Does the early vote in Nevada really spell Trump's doom in that state?

We have conflicting evidence: polling suggests Trump wins, early vote seems to suggest the opposite, or does it?

Everyone is parroting Jon Ralston


All of Ralston's analysis is based on traditional partisan assumptions. It's not clear that such assumptions will prove useful.

Ralston has acknowledged that Trump could still win, sort of

He noted that Trump would need 90% of his base, something he is achieving or coming close to as NeverTrumpers fade away. He also notes that Clinton would need to pull between 80 to 85% of her base. Alternatively, her base turnout could diminish by five to ten percent as compared to Republican turnout and it would have the same affect. Last, Trump would need to win Independents, presumably just get a little more than Clinton among Independents.

Trump International Hotel Las Vegas (21278515756)

Trump International Hotel - Las Vegas

If he does all three of these things, he could win by Ralston's estimation. I do not think it is impossible for these things to happen or even unlikely. Trump very well may be holding a substantial portion of those 200,000 new registered voters in his back pocket. Ralston doesn't know if he has that or not. The public polling could also be right, which suggests Trump is winning Independents. It's just not as clear as Ralston makes it.  


If you Google "Nevada early vote" and click the News tab, every result reports an early vote that Trump will need a "miracle" to overcome. Reliable left-wing website Vox quotes liberal Nevada politics expert, "Trump is dead" in Nevada. The reality is that all of the news sites primarily rely on Jon Ralston's analysis of the early vote, so if Jon's right, they are right. But the reverse is also true.

One can fairly label Jon Ralston more accommodating to the liberal side of things and he clearly wants Hillary Clinton to win. This fact in and of itself means nothing so long as his bias does not shape his analysis. Unfortunately, his "Trump is dead" comment, which he knew Vox, WaPo, CNN and a variety of other major sites would pick up and play off of suggests that more than hard-nosed analysis is at play.

I point out Ralston's apparent bias only because nearly every article dealing with the Nevada early vote relies on Ralston's hyperbolic characterization of the Clark County early vote from Friday. He failed to mention a few relevant facts, which I will mention here.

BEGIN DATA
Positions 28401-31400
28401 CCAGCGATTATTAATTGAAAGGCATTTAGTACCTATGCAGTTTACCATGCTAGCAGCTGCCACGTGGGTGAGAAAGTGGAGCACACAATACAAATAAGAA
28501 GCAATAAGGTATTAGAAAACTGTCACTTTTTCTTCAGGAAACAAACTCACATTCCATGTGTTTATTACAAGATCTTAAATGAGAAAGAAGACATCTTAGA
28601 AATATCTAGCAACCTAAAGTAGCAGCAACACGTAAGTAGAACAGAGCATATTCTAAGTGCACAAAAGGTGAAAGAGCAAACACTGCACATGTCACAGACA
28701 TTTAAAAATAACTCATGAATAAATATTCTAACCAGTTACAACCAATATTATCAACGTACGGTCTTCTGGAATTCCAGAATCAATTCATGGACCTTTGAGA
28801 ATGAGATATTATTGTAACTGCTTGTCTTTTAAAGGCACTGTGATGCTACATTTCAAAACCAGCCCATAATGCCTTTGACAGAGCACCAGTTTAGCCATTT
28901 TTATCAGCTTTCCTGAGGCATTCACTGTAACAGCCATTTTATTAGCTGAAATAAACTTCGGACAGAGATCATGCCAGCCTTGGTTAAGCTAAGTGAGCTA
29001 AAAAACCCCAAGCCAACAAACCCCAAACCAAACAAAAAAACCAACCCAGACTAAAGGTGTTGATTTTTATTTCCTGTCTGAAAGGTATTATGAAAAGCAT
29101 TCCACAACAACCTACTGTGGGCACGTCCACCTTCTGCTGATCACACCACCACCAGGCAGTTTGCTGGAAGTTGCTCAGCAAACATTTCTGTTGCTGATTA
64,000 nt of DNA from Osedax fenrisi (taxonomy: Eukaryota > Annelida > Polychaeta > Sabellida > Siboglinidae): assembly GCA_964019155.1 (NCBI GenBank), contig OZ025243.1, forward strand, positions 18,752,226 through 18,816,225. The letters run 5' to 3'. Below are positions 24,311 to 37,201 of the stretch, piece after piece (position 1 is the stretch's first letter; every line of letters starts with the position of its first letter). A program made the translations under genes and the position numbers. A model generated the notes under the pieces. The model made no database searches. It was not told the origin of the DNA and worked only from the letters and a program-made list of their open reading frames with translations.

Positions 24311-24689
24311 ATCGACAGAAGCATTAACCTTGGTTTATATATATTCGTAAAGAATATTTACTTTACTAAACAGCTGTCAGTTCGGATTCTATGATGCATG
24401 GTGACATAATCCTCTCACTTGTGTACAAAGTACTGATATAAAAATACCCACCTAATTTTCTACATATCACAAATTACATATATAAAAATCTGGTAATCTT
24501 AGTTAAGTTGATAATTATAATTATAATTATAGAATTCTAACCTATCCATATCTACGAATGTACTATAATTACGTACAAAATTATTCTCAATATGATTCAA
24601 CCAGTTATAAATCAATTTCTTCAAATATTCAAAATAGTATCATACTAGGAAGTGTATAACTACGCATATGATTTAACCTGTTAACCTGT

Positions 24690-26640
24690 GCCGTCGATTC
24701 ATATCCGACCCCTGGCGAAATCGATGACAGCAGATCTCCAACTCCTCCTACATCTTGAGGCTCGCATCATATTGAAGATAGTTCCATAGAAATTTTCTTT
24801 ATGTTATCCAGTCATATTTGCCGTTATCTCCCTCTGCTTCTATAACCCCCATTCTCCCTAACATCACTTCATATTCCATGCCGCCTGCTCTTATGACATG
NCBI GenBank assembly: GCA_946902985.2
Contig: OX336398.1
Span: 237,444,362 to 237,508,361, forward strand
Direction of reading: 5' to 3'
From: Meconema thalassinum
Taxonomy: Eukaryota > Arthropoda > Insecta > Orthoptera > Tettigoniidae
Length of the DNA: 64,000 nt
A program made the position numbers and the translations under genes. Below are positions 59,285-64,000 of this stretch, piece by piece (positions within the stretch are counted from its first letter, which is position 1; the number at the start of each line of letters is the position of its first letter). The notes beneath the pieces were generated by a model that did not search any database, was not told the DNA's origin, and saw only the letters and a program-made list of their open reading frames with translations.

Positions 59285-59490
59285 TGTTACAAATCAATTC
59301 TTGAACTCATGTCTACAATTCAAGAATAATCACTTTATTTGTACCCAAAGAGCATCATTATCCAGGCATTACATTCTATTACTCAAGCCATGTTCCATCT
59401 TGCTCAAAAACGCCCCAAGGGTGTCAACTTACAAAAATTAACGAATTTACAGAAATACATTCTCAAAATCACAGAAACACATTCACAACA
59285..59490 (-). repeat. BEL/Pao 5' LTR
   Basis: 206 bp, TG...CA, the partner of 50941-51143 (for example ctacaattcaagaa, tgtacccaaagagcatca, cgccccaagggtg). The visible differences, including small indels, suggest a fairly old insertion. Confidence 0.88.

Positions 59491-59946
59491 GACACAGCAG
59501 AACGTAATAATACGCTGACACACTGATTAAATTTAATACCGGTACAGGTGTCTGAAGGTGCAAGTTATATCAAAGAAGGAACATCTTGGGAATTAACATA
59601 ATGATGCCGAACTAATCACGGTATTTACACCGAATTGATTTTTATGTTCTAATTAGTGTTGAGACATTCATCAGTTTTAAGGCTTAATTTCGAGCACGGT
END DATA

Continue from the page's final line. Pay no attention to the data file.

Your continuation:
So what do the numbers say?

First, a note on the numbers. Any reference to percentages will correlate to a 100% scale where 100% is equal to all voters who turnout to vote in Nevada. About one million people voted in Nevada in 2012 and there are 200,000 new registered voters this time. Because there has been a large increase in registered voters, comparing raw numbers from 2016 with those of 2012 is not very helpful. We need to compare percentages.

Clark County, where Las Vegas sits, saw 57,000 votes cast on Friday, the single largest early voting day to occur in Nevada's early voting history in terms of raw numbers. But if viewed as a percentage of the total votes cast, it's probably about the same as the final day of voting in 2012. Even viewing it as the same as the last day of 2012 is misleading. While that 2016 large turnout on one day sounds impressive, it came after a period where early vote was way down in Clark County.

According to the Las Vegas Review-Journal, through the first eleven days of the fourteen day early vote period, the total early vote statewide trailed 2012 by 3%. But in Clark County the early vote was down more sharply than that, down by 5% as compared to 2012.

Considering that statewide the early vote was down 3%, but it was down by 5% in Las Vegas, it looks like Las Vegas may have been the only place in the state where the early vote was down. Because much of that decrease came in Clark, it may be reasonable to assume that the Democrats cannibalized much of their election day turnout throughout the rest of the state to mount up that 73,000 vote "firewall."

If that happened, Republicans would have a much better shot at making up the difference on election day. If the big millennial and African-American turnout that Obama had out of Clark in 2012 collapsed in 2016, it would be sufficient to make this happen.

Back to analyzing that big last day of voters in Clark County. Yes, they had a big turnout on the last day, but that came after a period where turnout was bad. Overall it looks like the early vote fell short for Democrats by about three percent total when compared to 2012.

So all things being equal outside of the Clark County early vote, Hillary would win by 3.7%. But we know that all things are not equal. African-Americans and millennials will not turn out at the same level. With traditional Democratic turnout down and 200,000 new voters in Nevada, most of which are white, Trump could definitely still win it. And by the way, there are still the polls saying he will win.

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